Then there is the romantic mythology surrounding the American militia, those intrepid citizen-soldiers whose battlefield heroics faced down the finest army in the world. Problem is, as Washington himself knew from the beginning of the conflict, militia was undependable, poorly trained, and generally ineffective on the field of battle. They came armed with civilian weapons ranging from fine rifles to cheap trade muskets to fowling pieces—known today as shotguns. Within each of these categories of arms, there were differences among individual weapons. A unit equipped with almost as many different kinds of arms as soldiers could not load and rapidly fire volleys in unison.

In many of the colonies, militia laws specified a few days of annual training. Selection of militia officers was more often based on social status and charisma than on military experience and skill, and the colonies frequently were reluctant to send their militia units outside their borders. Militia units were notorious for leaving camp to tend to their lives as farmers or tradesmen. One militia unit apparently left the field immediately before the October 7, 1777, struggle at Saratoga. At Camden, South Carolina, August 16, 1780, the bulk of American forces was militia. British regulars charged the colonials with bayonets fixed, and the militiamen panicked, many dropping their loaded arms, never having fired a shot in one of the most decisive American defeats of the war.

Washington called the militia “a broken staff” and consistently pressed the Continental Congress to authorize the recruitment of regular troops. These recruits became the Continental Army with which he prosecuted the Revolution. He worried that militiamen possessed “an unconquerable desire of returning to their respective homes” and that “shameful and scandalous desertions” might harm the morale of the regulars.

In any conflict as long and complicated as the American Revolution there are, of course, exceptions to generalized description of hostilities. At the Battle of Cowpens in South Carolina, January 17, 1781, Morgan arrayed about 150 riflemen militia as skirmishers against British forces led by Banastre Tarleton. South Carolina militia was positioned 150 yards to their rear. Both of these lines were instructed to fire one volley, two if possible, and retreat. They were to fall back around the left and to the rear of the main body of regular Continentals arranged in line of battle on higher ground another 150 or so yards to the rear.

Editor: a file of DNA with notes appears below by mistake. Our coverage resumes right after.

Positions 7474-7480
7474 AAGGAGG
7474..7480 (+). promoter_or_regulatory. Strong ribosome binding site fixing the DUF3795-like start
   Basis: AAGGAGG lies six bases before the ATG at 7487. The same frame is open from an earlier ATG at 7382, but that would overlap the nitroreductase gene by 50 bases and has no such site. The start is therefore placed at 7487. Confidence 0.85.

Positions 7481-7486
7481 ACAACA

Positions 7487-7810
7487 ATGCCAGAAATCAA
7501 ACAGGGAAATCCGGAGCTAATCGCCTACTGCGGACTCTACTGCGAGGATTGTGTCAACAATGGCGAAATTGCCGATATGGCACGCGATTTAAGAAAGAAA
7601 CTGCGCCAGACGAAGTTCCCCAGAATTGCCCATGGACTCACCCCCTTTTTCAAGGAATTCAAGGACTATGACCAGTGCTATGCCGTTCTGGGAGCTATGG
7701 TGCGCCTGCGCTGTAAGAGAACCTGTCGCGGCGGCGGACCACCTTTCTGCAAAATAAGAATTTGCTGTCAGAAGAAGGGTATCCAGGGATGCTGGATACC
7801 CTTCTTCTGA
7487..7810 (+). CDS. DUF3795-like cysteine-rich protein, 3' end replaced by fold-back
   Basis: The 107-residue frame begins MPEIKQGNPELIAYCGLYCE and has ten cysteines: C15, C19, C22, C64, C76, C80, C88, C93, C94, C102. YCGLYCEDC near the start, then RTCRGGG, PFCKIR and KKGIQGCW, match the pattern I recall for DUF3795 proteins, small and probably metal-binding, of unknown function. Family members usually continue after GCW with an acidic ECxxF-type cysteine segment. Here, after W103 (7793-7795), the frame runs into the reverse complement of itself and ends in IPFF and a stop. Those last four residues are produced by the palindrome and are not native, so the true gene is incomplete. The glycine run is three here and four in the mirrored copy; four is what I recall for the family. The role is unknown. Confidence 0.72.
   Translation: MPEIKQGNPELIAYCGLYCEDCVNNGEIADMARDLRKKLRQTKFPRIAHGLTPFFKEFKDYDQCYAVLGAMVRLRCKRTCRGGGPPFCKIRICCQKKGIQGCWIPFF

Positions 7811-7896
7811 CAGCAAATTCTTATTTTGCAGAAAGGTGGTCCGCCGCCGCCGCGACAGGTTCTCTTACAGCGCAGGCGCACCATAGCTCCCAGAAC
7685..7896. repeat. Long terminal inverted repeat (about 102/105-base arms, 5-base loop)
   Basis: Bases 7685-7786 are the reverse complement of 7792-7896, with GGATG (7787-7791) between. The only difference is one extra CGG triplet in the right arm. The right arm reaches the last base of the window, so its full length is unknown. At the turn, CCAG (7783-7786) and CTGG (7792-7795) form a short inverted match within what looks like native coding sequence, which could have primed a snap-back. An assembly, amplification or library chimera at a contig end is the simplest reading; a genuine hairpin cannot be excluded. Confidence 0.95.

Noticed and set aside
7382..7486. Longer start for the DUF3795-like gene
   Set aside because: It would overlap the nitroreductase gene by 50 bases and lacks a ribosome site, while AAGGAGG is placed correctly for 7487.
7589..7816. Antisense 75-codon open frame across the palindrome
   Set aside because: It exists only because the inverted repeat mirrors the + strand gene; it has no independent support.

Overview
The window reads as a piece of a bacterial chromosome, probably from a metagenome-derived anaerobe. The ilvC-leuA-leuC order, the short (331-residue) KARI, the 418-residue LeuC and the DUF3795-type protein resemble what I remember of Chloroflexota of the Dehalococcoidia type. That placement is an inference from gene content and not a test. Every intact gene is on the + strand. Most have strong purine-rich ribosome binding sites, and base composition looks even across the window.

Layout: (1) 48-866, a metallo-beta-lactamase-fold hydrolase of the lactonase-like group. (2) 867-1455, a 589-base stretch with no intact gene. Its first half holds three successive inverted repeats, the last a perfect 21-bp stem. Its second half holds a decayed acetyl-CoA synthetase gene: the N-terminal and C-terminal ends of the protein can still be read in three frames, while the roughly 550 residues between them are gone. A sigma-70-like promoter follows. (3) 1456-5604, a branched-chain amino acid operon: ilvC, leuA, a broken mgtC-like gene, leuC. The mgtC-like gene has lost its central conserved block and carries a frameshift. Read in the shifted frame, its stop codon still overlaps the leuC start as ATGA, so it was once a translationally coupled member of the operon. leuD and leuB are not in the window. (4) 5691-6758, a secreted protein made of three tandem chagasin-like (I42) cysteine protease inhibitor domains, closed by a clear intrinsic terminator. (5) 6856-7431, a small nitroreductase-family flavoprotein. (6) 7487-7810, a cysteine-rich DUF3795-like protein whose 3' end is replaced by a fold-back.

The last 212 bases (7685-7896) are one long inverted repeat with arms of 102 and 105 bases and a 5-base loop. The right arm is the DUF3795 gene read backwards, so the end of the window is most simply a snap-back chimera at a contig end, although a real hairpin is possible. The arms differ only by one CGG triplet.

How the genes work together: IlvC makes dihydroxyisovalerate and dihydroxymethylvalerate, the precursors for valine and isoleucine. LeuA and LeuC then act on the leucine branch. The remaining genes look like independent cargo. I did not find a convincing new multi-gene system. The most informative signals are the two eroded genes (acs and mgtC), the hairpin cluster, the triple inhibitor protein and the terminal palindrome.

Tarleton accepted the bait, taking the withdrawing colonials for militiamen retreating in panic. Reaching the rear, the militia reloaded at their leisure, reorganized, and moved up to reinforce the regulars. British forces rushed headlong into Morgan’s trap and were decimated by the disciplined Americans. Tarleton lost about 100 killed and more than 800 captured, and Morgan demonstrated that militia could be used effectively in carefully planned and commanded situations.

At King’s Mountain, South Carolina, October 7, 1780, in one of the most atypical engagements of the Revolution, the two opposing forces were composed entirely of militia. There were loyalists from the Carolinas and elsewhere on the British side arrayed against militiamen from North Carolina and Virginia fighting for the American rebels. The only British national on the field was the commander of the Tories, Major Patrick Ferguson.

Ferguson’s men took up fortified positions on King’s Mountain and prepared to defend it. Armed mostly with rifles, the North Carolinians and Virginians advanced up the mountain under cover of the trees and rock outcroppings on its slopes. They loaded and fired from cover and did not concern themselves with formal battlefield tactics and volley fire. They won the field, Ferguson was killed, and the battle began the cascade of events that led the British army under Lord Charles Cornwallis to move northward toward its destiny in Virginia.

Defeated at Yorktown, Cornwallis wrote to his commander, Sir Henry Clinton,

“I will not say much in praise of the Militia of the Southern Colonies, but the list of British officers and Soldiers killed or wounded by them since last June, proves but too fatally that they are not wholly contemptible.”

Nevertheless, most battles intentionally initiated by either side in the Revolution were planned and contested with traditional European linear tactics. Little would change until the invention of the rifled musket and the Minnie ball shortly before the American Civil War. But that is another, quite grim story.



slideshow
Weapons Slideshow

Christopher Geist, professor emeritus at Ohio’s Bowling Green State University, contributed to the autumn 2007 journal a story about English America’s first ironworks. He thanks Colonial Williamsburg’s Kevin Kelly, Ken Briner, Dale Smoot, and Bob Albergotti for their helpful suggestions for this article.

Suggestions for further reading:

  • Jeremy Black, Warfare in the Eighteenth Century (London, 1999).
  • Henry B. Carrington, Battles of the American Revolution (New York, 1887).
  • Walter Edgar, Partisans and Redcoat: The Southern Conflict That Turned the Tide of the American Revolution (New York, 2001).
  • Claude H. Van Tyne, The War of Independence (New York, 1929).